b B
~
~
e
(11)
~be
b
H
b
e B
b
H
b
~
gJ B S
h
(12)
2 B Sb
h
h
b
Si =
bi
2
B
bz B
(13)
where
bz is the Pauli spin matrix, and Ive assumed that the field was applied
in the zdirection.
The total energy of the antiparallel (down, +i, or the positive eigenvalue
of
bz ) state is
T
= + B B
4
Statistical Mechanics
= B B
1
e[(j B B))
+1
(14)
and
1
h nj ( B B) iF D
2
(15)
where the factors of 1/2 insures the distribution remains normalized. The left
distribution corresponds to the up spins, i.e. those energy levels displaced by
a positive B B and therefore the probability range over which it extends is
from B B < T < . The right distribution are the down spins, displaced by
negative B B, so the range is B B < T < .
From here, we can calculate the net magnetization per unit volume M , the
derivative of which (with respect to B) is . The net magnetization would be
the total number of particles antialign subtracted from those aligned (in a given
volume), or
M
(N N )
V
(16)
We know how to find the number of particles: integrate the probability distribution corresponding the particles over the correct region. Thus, the magnetization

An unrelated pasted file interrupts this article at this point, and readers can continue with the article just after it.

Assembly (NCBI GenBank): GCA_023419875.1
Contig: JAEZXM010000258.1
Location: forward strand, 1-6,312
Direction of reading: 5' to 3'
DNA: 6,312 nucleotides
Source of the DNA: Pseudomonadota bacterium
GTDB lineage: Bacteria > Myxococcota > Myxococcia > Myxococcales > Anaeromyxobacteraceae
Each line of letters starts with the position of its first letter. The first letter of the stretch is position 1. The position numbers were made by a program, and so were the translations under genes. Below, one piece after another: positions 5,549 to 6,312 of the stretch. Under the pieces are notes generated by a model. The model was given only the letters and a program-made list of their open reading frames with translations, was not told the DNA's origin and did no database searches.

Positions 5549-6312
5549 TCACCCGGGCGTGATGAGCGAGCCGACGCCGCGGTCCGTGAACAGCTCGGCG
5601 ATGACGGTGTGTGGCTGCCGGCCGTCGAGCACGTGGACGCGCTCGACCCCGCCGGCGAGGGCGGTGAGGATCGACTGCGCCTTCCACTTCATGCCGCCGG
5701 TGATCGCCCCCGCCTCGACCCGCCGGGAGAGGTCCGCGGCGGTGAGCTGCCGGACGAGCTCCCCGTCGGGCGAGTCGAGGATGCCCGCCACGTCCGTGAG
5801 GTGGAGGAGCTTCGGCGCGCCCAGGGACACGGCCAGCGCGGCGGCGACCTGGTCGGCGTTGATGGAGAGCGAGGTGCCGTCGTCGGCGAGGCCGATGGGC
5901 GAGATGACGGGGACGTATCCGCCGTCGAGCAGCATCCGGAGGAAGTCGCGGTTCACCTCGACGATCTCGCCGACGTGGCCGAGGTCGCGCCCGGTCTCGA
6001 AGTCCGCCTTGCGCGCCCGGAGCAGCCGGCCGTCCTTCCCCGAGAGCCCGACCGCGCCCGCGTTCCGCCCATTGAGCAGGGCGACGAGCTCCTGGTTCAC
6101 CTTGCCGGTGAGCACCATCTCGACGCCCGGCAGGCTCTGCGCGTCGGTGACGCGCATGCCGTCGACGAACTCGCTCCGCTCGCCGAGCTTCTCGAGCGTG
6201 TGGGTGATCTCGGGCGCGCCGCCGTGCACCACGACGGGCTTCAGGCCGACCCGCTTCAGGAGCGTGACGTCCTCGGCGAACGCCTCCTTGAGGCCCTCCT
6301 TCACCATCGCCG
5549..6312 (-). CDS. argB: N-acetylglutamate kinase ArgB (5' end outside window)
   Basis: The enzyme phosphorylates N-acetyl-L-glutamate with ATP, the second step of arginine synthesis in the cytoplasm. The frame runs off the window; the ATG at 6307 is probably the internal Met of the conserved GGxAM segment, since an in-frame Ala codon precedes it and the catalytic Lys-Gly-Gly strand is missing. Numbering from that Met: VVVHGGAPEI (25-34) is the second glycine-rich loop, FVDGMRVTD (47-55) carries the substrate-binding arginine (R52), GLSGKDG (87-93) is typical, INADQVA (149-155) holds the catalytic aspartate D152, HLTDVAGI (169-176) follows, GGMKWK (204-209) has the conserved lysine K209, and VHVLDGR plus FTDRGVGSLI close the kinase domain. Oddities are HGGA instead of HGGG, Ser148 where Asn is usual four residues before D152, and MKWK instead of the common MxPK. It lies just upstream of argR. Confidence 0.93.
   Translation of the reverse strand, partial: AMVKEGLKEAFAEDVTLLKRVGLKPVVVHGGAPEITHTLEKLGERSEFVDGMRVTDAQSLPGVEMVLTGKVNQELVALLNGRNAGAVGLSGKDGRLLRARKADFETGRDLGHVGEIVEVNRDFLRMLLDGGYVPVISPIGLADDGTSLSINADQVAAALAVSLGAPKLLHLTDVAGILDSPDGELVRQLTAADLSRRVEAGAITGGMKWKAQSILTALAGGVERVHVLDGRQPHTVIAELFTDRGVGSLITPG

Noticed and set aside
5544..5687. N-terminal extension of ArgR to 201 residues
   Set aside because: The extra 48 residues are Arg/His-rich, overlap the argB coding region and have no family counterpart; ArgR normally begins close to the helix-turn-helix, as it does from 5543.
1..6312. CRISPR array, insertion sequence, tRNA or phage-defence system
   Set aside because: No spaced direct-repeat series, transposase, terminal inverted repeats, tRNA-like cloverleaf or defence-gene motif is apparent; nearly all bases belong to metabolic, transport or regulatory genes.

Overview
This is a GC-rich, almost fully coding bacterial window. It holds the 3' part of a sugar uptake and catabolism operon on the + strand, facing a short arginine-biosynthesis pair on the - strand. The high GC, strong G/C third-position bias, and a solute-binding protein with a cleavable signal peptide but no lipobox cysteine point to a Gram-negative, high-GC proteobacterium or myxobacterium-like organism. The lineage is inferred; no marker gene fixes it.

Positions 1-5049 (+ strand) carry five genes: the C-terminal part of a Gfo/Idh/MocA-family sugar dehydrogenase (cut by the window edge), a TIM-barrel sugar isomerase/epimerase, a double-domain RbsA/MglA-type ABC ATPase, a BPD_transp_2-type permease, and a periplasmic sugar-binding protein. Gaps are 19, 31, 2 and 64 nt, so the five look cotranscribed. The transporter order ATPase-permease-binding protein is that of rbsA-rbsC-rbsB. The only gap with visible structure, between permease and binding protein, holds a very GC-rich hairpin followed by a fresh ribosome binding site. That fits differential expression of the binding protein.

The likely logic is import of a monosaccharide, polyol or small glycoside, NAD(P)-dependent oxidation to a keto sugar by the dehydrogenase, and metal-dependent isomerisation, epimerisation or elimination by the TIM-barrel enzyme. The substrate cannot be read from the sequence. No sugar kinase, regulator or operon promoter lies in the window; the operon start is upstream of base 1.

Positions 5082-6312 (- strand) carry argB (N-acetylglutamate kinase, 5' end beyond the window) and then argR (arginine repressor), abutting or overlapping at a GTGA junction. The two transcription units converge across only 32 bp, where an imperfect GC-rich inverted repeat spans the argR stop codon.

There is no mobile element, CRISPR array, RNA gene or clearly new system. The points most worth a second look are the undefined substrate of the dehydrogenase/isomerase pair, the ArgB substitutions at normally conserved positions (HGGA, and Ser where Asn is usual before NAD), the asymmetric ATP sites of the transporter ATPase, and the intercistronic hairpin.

is then
Z
B
1
M =
h n( + B B) iF D gF D () d
V
B B 2
Z
1
h n( B B) iF D gF D () d
B B 2
Z
B
[h nj ( + B B)i h nj ( B B)i] g() d
=
2V 0
!
f (x)
f (x+h)f (xh)
x
2h
(x)
f (x h) f (x + h) =
2 h fx
Z
B
h n() i
=
g() d
2 B B
2V
0
Z
2B B
h n() i
M =
g() d
(17)
0
At low temperatures (i.e kT F ), the FermiDirac distribution becomes
asymptotically close to a step function with the barrier at the Fermi energy
5
Statistical Mechanics
(as discussed in part (a)). Thus, the derivative of the distribution at low temperatures is well approximated by a delta function about F , or
Z
Z
h n() i
d =
( F ) d
(18)
lim
T 0 0
0
which makes Eq. 17 a lot prettier,
M
=
=
=
Z
2B B
( F ) g() d
V
0
2B B
g(F )
V
1/2 B
2B CF F
V
!
3 N
Eq. 28: CF =
2 3/2
F
!
3
N
B
1/2
2B
F
2 3/2
V
F
3 2B N
B
2 F V
(19)
Finally, if I convert to the notation the proof desires (N/V n), the magnetic susceptibility is